I can tell you about the special things how we work together with my colleagues. After the tasting we collect all the texts and in August work together in the office. We correct and check the Italian language, grammar, insert everything into the database. That is a time when everybody is out of town…  We work in a big hall, 5-6 people together. I take my hi-fi equipment, we make cocktails, we cook, organize dinners together, but we work for 8-10 hours a day. We live somehow like a family, nevertheless we work very hard! We do three times proofreadings and at the end I need to read every single page of more than 1200 pages in total. What can I say, 4 eyes are better than 2 and 6 are better than 4, so that is why I have my 2 very experienced colleagues.

I am a very paper person, and I prefer to work with paper, and proofreading is in paper. They criticize me, but I am old-school 🙂 I need to see a printed page in front of me.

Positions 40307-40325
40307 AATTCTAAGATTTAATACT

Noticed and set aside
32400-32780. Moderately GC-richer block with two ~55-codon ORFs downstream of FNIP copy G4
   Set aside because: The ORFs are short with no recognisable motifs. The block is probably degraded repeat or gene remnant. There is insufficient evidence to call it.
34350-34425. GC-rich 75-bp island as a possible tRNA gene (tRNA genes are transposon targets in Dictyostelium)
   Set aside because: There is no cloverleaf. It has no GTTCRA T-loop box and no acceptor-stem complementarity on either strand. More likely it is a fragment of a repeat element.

I know what you mean! 🙂 But it’s also a pleasure – I’m not talking about proofs – to hold a print edition in your hands! High-quality paper, fonts, shades, design details – digital is more ascetic. And the print suits to the wine 🙂 We see how GR is supported and trusted by so many producers. But at the beginning of the journey, you were very small.

Little by little we became big, and it was a winning decision to organize events outside of Italy and since the beginning the guide was translated into English and German, and that was very important. Then we have Chinese and Japanese markets which are growing and we make a translation also into these languages.